Image courtesy of Hypebeast
As the founder of renowned streetwear label Neighbourhood with roots in the Nagano Prefecture of Japan, Takizawa had cultivated a love of fashion from a very tender age. In the early 80’s, he was particularly inspired by the punk rock subculture in London while there on a student exchange. Upon his return to Japan, he enrolled into fashion school, moving to Tokyo to pursue a career as a DJ and fashion stylist.
At that point, Takizawa met the famed Godfather of Streetwear, Hiroshi Fujiwara through mutual friends. He then became a part of the Major Force record label, spending 8 years there before taking on the role of director. In the early 90’s, Takizawa resigned as director and started his own label, Neighbourhood.
An avid motorcyclist himself, the motivation behind Neighbourhood was to fulfil the niche in the market for high-quality, high-fashion biking wear. Takizawa went on to imbue his creations with counter-culture, military, and even Native American motifs and inspiration, eventually becoming a founding figure of Japan’s signature Ura-Hara street style aesthetic and one of the most influential figures in today’s streetwear scene.
Image courtesy of Fanpop
You may know this particular Japanese designer by his chosen moniker, Nigo. Before the start of his high profile career as the creative director of Kenzo, rubbing shoulders with the likes of Pharell and Kanye West, Nagao got a running start to the Japanese streetwear scene, studying at the prestigious Bunka Fashion College in Tokyo where he met fellow Japanese fashion figurehead Jun Takahashi.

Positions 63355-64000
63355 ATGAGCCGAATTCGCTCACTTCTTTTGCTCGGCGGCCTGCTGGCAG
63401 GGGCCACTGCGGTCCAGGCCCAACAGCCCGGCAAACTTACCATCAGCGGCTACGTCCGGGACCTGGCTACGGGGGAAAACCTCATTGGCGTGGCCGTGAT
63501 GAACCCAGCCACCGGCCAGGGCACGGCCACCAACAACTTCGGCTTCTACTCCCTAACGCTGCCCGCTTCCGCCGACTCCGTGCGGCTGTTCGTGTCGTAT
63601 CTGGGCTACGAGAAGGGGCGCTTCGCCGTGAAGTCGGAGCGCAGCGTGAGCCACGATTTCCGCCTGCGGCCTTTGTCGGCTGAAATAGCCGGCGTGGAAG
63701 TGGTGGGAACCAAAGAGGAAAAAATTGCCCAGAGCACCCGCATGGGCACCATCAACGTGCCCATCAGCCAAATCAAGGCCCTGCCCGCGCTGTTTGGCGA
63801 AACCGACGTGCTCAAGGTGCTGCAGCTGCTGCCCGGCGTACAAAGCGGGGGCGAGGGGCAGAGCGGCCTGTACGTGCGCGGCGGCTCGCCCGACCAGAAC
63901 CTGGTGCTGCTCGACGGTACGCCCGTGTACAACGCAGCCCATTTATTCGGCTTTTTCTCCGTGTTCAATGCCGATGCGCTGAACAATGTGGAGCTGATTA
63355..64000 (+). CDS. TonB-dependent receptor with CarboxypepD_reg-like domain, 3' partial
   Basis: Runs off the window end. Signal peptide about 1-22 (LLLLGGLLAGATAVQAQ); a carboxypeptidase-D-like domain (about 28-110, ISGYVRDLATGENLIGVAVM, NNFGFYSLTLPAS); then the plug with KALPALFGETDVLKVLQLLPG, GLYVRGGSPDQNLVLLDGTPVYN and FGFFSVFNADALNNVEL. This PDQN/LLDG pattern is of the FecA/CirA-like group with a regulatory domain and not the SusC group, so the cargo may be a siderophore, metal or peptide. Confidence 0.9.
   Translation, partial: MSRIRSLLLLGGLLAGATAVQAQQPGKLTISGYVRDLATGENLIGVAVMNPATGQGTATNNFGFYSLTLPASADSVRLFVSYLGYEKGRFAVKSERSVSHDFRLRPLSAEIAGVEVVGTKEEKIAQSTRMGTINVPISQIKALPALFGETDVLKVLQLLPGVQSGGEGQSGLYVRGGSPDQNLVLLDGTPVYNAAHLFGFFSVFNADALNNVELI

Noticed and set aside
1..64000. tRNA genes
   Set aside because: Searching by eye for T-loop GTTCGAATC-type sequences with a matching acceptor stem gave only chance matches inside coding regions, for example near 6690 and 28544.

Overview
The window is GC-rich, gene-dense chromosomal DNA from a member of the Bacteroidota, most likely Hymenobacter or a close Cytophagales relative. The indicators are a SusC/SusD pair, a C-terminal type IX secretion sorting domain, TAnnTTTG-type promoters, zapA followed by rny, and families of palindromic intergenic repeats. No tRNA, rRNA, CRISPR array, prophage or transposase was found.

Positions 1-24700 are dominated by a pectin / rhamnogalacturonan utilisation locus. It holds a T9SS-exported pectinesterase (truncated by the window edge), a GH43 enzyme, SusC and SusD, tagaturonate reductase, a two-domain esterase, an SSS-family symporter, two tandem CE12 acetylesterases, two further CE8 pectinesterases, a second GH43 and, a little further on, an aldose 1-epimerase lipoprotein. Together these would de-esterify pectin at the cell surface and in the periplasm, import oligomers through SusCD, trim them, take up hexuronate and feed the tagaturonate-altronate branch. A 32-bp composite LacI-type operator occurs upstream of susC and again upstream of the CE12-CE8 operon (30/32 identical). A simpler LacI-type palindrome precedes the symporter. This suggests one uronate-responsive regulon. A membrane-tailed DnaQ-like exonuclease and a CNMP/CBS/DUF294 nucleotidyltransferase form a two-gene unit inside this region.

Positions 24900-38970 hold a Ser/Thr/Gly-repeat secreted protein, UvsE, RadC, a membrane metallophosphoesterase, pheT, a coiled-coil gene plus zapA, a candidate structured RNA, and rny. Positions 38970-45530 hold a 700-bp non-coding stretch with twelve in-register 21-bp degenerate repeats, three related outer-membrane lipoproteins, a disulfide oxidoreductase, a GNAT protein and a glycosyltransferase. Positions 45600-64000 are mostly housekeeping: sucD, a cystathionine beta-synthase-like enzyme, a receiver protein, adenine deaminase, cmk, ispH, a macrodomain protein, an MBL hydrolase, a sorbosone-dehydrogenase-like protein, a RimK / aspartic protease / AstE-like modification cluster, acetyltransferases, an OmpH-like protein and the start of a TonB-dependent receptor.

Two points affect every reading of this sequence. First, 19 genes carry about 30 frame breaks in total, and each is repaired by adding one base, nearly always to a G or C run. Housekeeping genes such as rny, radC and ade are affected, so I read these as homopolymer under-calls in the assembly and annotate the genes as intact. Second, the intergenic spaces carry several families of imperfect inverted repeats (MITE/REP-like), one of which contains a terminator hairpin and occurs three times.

Nagao’s first venture was a humble collection of Bape t-shirts and camouflage-print hoodies, which proved hugely popular among teenagers in the Tokyo street scene. In 2002, he received international acclaim for his Bapesta sneaker, which British talk show host Jonathan Ross dubbed ‘the epitome of collectible footwear’. Things only went up from there, with Nagao going on to partner with Pharell to establish the Billionaire Boys Club in 2005, launching well-loved streetwear label Human Made in 2010, and becoming Creative Director of Uniqlo and Kenzo in 2014 and 2021 respectively.
Image courtesy of Ture Lillegraven
Born in Kofu, Japan and raised in Tokyo, Hiroki Nakamura spent eight years studying and working in Alaska for Burton Snowboards, where he learned the mechanics of how to craft products with quality performance ability. This came in handy when he returned to Tokyo in the 90’s, where he cultivated an interest in the American workwear movement that was taking over the city at the time.
This interest would go on to influence Nakamura when he began developing his now-cult brand visvim in 2001. He started off with footwear, then expanded to apparel with vintage workwear, tribal, and traditional themes featuring fabrics custom made exclusively for the brand. It wasn’t long before his stylish, utilitarian, ‘future vintage’ designs received critical acclaim, being seen on the likes of Rihanna and Kanye West.
As of today, Nakamara remains Creative Director and CEO of visvim, as well as designing for menswear label F.I.L Indigo Camping Trailer and womenswear brand WMV (in collaboration with his wife Kelsi).